Smokin' Hank Berry Has Raced Dakota Classic Modified Tour for all 30 Years
Updated: Jul 8, 2019
Many years ago, the announcer at the racetrack in Williston, N.D., gave Hank Berry the nickname “Smokin.”
“I’m not sure if I was smokin’ fast, or I was smokin’ cigarettes, or just smokin around the racetrack,” Berry said from the pit area in Jamestown on Saturday. “He nailed me with it and it stuck.”
Now, race fans don’t know the Sidney, Mont., driving legend by any other nickname.
He’s won countless big races across the Dakotas and Montana over the past 35 years. He is a four-time Dakota Classic Mod Tour winner and has won big events such as the Jamestown Stampede and the North Dakota Governor’s Cup in Mandan.
“One of the most gratifying weekends I’ve had, I won the Stampede with late model and modified on the same weekend (in 2003),” Berry said. “That was kinda cool.”
Berry is one of three drivers — Marlyn Seidler of Underwood and Joren Boyce of Minot (now in a stock car) are the others — who’ve raced on the tour for all 30 years.
Berry started racing at age 25 in the late models in 1981 — hence that is why his car number is 25.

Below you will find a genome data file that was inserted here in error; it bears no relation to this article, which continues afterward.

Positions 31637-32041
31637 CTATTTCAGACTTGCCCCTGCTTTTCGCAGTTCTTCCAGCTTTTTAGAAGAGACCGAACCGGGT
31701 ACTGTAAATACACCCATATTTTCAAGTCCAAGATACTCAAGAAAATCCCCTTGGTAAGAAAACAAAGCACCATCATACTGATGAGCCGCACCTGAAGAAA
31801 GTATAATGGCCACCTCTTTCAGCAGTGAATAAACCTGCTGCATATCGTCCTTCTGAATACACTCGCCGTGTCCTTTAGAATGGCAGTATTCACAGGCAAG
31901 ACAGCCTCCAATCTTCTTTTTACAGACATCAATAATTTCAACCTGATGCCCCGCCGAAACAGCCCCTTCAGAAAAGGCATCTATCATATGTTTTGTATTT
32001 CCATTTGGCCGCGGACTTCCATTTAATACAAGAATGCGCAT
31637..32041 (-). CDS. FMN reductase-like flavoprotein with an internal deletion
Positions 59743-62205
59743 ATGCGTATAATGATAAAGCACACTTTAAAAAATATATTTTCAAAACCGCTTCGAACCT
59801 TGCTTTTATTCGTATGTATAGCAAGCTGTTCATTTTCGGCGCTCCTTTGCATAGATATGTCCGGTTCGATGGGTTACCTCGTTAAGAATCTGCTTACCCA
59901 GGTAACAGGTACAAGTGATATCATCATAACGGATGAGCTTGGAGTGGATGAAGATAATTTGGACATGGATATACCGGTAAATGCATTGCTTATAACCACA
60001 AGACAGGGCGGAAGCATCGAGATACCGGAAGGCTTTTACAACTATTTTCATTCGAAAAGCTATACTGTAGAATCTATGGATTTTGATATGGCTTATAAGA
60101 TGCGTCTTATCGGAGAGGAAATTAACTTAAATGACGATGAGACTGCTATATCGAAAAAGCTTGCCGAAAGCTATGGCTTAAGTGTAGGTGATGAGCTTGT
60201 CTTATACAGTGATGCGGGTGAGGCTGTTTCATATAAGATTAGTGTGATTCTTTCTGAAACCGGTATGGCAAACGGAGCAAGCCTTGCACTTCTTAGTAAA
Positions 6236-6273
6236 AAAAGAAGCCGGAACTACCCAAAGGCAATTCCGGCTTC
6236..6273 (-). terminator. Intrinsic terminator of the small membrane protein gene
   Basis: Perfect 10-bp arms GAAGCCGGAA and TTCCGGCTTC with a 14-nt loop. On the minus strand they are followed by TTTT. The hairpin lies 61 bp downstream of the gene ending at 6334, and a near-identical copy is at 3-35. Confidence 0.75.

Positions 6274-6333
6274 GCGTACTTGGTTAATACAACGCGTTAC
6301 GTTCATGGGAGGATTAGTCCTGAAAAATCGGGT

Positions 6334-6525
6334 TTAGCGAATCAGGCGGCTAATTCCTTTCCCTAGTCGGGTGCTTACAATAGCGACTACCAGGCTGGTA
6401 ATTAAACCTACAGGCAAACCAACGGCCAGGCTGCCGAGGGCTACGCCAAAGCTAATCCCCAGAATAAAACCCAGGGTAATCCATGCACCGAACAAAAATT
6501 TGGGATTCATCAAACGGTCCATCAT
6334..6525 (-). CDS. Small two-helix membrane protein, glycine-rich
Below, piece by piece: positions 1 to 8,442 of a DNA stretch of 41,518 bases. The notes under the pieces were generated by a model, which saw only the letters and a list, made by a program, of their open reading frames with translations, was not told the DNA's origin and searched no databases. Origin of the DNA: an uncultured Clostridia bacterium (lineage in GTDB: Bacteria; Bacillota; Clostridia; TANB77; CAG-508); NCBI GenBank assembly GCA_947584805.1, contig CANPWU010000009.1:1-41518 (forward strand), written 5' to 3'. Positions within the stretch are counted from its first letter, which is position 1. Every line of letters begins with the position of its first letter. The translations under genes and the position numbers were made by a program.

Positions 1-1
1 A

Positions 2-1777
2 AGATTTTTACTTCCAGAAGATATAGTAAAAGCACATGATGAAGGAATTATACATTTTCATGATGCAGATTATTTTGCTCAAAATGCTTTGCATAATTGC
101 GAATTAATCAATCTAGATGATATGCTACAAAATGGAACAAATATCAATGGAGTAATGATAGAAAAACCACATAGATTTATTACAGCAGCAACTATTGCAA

“My uncle used to race homemade sprint cars; when I was little I used to watch it. I just loved it,” Berry said.
Years later, the 62-year-old is still piloting a modified and late model. Even though he’s attained great success in the Wissota/IMCA Modified division, he also has thrived in the late models, too. This year he’s raced in Billings, Mont., and Gillette, Wyo., where he is able to race both cars on the same night.
“Late model is my preferred class, but they shut them down in our area for a while,” Berry said. “The late model must fit my driving style better. It seems I go better in the late. I love the speed those things go. When they’re stuck to the track, they haul ass.”
Berry reflected on the changes in racing over the past 30-plus years.
“When we first started, we just went to have fun and drink beer and party and have a good time,” Berry said. “It’s a little different now. It’s a little more serious. As guys like me get older, my buddies, they’ve got their own hobbies, so it’s hard to have help to go with you. That makes it a little challenging.
“Technology-wise it’s almost getting out of hand in some regards. You can buy a lot of speed with money. Before you had to have a little more talent maybe, and be a little more innovative on your own. Those were fun times.”
Berry, who works as a warehouse manager in Sidney, has appreciated the people he’s met by racing the Dakota Classic Modified Tour.
“There’s guys you meet here and hang out with that week that you never see till the next year,” Berry said. “I’ve got some pretty good friends from all over the U.S. that are here today. We’ll get hooked up and drink a few beers and have a good time.”